Cloud accounting and auditing
The beginning of the end or just the same old story.
Xero’s CEO, Rod Dury recently has commented that the inherent integrity within a cloud integrated system of accounting reduces the need for an independent audit. Could it be that cloud computing will spell the end of auditing altogether?
Mr Dury has said “A lot of what’s required on audit goes away with a high integrity system which is continuously looking at the data”. He has floated the idea of continuous certification of data so that if the Xero file is being used correctly, the data simply cannot be incorrect.
Optima Audit applaud the line of thought that focuses on the use of control to ensure day to day transactions are impervious to fraud and error. Indeed, all auditors have endorsed the use of controls for a very long time. Cloud computing is just the next step in a very long line of controls that accountants have always used to reduce the risk of misstatement.
However, we would remind readers that an audit does not only check day to day transactions. Indeed that hardest part of auditing is not checking transactions, rather it is checking judgements, estimation and assumptions. The sort of controls that Mr Dury is talking about will never eliminate the need to audit:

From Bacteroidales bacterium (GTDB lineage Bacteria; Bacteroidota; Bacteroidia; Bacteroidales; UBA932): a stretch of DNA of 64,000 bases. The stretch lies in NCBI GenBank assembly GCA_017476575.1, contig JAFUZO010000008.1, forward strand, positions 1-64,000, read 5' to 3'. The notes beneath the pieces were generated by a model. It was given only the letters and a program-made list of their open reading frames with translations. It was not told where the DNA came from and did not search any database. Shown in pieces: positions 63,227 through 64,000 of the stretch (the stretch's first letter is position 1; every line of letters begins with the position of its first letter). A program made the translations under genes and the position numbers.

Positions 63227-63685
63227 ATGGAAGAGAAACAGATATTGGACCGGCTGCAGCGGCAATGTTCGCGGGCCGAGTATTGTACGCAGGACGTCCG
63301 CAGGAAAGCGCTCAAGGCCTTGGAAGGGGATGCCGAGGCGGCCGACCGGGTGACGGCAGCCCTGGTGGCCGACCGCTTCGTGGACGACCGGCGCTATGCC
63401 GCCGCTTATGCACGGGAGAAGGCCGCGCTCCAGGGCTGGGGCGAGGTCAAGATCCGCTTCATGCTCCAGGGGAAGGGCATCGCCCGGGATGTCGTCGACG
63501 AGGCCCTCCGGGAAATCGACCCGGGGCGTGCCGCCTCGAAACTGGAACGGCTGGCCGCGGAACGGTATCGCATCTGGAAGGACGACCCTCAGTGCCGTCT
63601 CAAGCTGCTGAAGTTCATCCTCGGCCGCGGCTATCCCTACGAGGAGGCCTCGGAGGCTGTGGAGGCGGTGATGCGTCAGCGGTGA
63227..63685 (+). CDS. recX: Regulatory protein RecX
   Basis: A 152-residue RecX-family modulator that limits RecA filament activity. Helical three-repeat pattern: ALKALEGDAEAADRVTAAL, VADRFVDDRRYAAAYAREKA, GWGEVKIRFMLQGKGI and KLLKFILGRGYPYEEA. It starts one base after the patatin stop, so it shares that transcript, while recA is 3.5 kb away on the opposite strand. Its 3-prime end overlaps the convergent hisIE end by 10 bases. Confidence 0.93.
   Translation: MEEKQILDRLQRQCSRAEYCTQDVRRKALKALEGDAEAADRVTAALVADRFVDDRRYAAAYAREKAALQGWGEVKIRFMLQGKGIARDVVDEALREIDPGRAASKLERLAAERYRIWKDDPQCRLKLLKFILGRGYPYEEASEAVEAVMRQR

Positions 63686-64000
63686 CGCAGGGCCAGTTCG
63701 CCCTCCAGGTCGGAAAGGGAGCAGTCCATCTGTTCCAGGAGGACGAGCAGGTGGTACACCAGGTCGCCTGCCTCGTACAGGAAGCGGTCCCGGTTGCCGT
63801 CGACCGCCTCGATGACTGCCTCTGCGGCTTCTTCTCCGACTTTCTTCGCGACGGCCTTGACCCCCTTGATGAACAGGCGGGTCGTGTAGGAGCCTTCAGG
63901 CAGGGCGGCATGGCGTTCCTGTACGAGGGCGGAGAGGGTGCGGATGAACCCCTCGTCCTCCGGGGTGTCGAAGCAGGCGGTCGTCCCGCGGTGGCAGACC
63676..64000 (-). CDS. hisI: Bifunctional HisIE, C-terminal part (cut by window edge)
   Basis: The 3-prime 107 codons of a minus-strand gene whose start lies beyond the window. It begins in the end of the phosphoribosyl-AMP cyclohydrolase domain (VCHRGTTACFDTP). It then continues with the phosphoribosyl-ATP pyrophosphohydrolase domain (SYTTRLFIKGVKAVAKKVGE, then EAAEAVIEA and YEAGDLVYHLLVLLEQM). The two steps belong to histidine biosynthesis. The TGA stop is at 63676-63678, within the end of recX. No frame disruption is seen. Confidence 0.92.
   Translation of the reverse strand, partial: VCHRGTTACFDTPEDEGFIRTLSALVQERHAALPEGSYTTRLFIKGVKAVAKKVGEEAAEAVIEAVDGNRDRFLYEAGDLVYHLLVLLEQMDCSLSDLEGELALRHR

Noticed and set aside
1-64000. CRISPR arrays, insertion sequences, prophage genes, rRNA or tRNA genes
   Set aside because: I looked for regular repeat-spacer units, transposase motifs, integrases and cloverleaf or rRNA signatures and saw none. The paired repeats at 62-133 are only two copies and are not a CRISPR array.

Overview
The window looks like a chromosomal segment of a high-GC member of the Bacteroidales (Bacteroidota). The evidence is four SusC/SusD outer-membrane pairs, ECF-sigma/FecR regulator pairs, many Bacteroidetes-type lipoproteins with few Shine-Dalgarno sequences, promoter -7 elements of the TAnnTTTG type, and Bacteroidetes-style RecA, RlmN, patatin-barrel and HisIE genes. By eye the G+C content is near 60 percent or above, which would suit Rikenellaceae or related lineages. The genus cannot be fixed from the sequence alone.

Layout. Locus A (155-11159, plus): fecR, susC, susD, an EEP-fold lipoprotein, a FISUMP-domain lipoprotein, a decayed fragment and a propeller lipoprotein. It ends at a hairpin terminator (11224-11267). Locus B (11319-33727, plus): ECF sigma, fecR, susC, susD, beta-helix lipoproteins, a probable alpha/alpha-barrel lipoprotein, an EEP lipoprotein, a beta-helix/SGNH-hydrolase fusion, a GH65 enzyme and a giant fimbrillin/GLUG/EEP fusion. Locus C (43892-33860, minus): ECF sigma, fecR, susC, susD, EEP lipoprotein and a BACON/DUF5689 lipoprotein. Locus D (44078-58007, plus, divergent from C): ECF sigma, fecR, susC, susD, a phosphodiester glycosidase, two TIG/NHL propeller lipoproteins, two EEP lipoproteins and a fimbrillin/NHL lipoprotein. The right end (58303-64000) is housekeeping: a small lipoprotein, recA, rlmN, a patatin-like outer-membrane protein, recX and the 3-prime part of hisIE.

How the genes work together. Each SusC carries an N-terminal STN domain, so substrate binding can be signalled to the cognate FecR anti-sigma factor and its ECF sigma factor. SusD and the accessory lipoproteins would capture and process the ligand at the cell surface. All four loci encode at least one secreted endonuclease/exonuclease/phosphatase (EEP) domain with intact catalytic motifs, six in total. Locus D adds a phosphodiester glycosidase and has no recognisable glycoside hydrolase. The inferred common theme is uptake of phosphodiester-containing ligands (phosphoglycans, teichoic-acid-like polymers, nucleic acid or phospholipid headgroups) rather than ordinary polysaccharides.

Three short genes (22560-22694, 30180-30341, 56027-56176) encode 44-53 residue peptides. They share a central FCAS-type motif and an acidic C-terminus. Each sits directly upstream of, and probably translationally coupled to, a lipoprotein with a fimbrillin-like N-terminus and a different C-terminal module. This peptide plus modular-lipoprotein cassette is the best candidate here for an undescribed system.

- valuation of assets (the risk that started the GFC);
- valuation of share based payments;
- completeness of creditors (have you recognised all your creditors);
- completeness and fairness of disclosure;
- appropriate choice of accounting policies; and
- judgement of insolvency and going concern
These points are just a starter. As a signing audit partner within an accounting firm, I can assure you that it is like those I’ve just mentioned that give me pause rather than simply day to day transactions. The majority of adjustments we make at Optima concern impairments of assets, changes to disclosure and incompleteness of liabilities.
Audits still have a place in the cloud. For us auditors, cloud computing is just another control to document.
Michael Cooper – Director